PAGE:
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Nimbyism and Lexington’s New Urban Growth Management ZOTA

According to public opinion surveys, a majority of Lexingtonians want to see new housing built inside the USB with a focus on infill, redevelopment, and the creation of more walkable, liveable communities. The Urban Growth Management (UGM) ZOTA is designed to foster this growth within our community. 

The proposed UGM ZOTA stands as one of the most dramatic changes to our city’s zoning code in decades, and it serves as the best development solution for growing our city, limiting urban sprawl, and preserving our productive rural landscape. 

  • Important: Evaluating and revising accordingly throughout its implementation and beyond will be key to a successful transition.

Moving forward, as the UGM ZOTA makes its way through Council, residents have a choice: to stand in opposition to change (NIMBY), or to embrace this new development style that will modernize and grow our city (YIMBY) responsibly.

Nimby v. Yimby

The term “NIMBY” stands for “not in my backyard,” and refers to individuals who oppose development they deem as unpleasant or hazardous in the area in which they live, but have no objections to similarly styled developments being constructed elsewhere. 

  • Example: A NIMBY might say, “I don’t want these townhomes built near me. They should put those somewhere else, but not in my neighborhood

In opposition to nimbyism, you have the “YIMBY” movement. The acronym stands for “yes in my backyard,” and is a pro-infrastructure development movement that focuses on public housing policy, real estate development, public transportation, and pedestrian safety. 

  • Example: A YIMBY might say, “I’m okay with these new townhomes being built near my neighborhood because I understand there is a housing shortage across the US, and we must diversify our housing types to meet the growing demand.”
  • Also: A YIMBY might check in with the city’s planning commission to see if there will be updates to traffic patterns, parking requirements, etc. to accommodate new growth near their neighborhood.

The Urban Growth Management ZOTA

The newly proposed UGM ZOTA looks to update Lexington’s zoning regulations to connect people to places, jobs, and each other through compact and thoughtfully designed development. 

  • Yes: This means adding new housing types, such as duplexes and townhomes, to neighborhood areas that were not previously zoned for this type of development.
  • No: This doesn’t mean a 20-story skyrise will be built on the lot next to your house.

The proposed changes would impact three different residential zones that have been underutilized in the development of Lexington-Fayette County thus far:

  • R-2 — Mixed Low-Density Residential
  • R-4 — Medium Density Residential
  • R-5 — High Density Residential

Proposed changes from the urban Growth Management ZOTA. | Photo from imaginelexington.com


This change does not impact areas zoned R-1, which comprise nearly 60% of residential areas throughout Lexington. R-1 zoning is reserved for detached single-family homes, and areas currently zoned as such will remain the same. The problem, however, is that Lexington has historically relied too heavily on R-1 zoning for development.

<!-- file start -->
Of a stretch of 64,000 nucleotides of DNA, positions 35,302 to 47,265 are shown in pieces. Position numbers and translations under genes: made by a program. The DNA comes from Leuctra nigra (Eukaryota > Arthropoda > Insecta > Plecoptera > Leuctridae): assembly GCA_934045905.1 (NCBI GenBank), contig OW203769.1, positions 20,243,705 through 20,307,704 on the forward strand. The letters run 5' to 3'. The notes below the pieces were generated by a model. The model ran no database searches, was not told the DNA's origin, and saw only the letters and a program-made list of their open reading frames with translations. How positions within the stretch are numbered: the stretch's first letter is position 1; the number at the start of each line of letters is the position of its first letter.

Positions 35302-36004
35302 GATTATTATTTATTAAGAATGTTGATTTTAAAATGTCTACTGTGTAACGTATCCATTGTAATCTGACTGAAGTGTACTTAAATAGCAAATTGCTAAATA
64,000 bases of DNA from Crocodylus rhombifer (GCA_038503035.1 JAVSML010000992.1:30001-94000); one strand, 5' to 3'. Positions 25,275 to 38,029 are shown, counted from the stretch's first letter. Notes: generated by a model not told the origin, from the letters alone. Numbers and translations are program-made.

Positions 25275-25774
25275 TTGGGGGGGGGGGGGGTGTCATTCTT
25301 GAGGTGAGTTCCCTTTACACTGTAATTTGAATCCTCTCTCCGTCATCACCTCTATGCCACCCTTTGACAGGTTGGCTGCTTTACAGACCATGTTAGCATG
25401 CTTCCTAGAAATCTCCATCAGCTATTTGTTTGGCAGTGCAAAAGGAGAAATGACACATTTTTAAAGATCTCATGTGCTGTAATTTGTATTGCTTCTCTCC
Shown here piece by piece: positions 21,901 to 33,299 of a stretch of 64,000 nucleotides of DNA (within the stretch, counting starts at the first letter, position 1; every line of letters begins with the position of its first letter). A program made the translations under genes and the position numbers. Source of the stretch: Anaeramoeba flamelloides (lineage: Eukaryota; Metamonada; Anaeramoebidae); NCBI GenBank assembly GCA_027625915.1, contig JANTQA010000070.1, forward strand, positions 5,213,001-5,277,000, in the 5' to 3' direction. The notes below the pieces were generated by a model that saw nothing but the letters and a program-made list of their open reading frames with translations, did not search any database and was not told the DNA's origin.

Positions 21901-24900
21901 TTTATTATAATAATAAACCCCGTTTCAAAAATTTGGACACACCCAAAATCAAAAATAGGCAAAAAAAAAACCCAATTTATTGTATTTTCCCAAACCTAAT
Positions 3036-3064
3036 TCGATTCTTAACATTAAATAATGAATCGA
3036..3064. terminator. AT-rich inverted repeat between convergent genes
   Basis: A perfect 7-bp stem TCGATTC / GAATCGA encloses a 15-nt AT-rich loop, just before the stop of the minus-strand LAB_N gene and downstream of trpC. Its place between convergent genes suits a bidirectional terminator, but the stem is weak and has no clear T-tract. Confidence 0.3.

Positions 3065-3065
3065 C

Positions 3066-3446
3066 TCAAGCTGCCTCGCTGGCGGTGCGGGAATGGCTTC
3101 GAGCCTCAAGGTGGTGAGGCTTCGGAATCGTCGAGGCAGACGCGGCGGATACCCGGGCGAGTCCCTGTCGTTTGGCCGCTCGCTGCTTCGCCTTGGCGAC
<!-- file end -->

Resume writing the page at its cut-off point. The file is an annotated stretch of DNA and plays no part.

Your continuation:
Overutilizing R-1 zoning is an inefficient land-use model, one that creates car-dependent, low-density neighborhoods and continues to contribute to the growing problem of urban sprawl in the Bluegrass region.

Permitting more types of housing to be built in areas already zoned for residential development will allow for the creation of more “Missing Middle” housing — townhomes, duplexes, triplexes, etc. —  at prices more Lexingtonians can afford; close to jobs, services, transportation, and more.  

  • Important: These changes enable more types of homes to be built while also preventing urban sprawl, which threatens the farmland that surrounds our vibrant city. 

Major Corridors

The UGM ZOTA will also prioritize building high-density, mixed-use developments along major corridors such as Nicholasville Road and Richmond Road, which are better equipped to handle larger apartment buildings and mixed-use development projects. 

In the years to come, expanding our zoning in this manner will lead to the creation of more walkable, higher-density neighborhoods.

This image demonstrates an example of “Missing Middle’ housing — the housing types most commonly missing from residential development in Lexington KY.


Think of the Chevy Chase neighborhood, specifically around the corridor of Fontaine Rd. One of Lexington’s most beloved and sought-after neighborhoods is comprised of a mixture of single-family homes, duplexes, and quadplexes — all located within walking distance of retail and dining options.

The zoning restrictions currently in place in Lexington-Fayette County don’t allow for other neighborhoods to develop in the same way as Chevy Chase did because so much of our city is now strictly zoned as R-1, which only allows for the construction of detached single-family housing.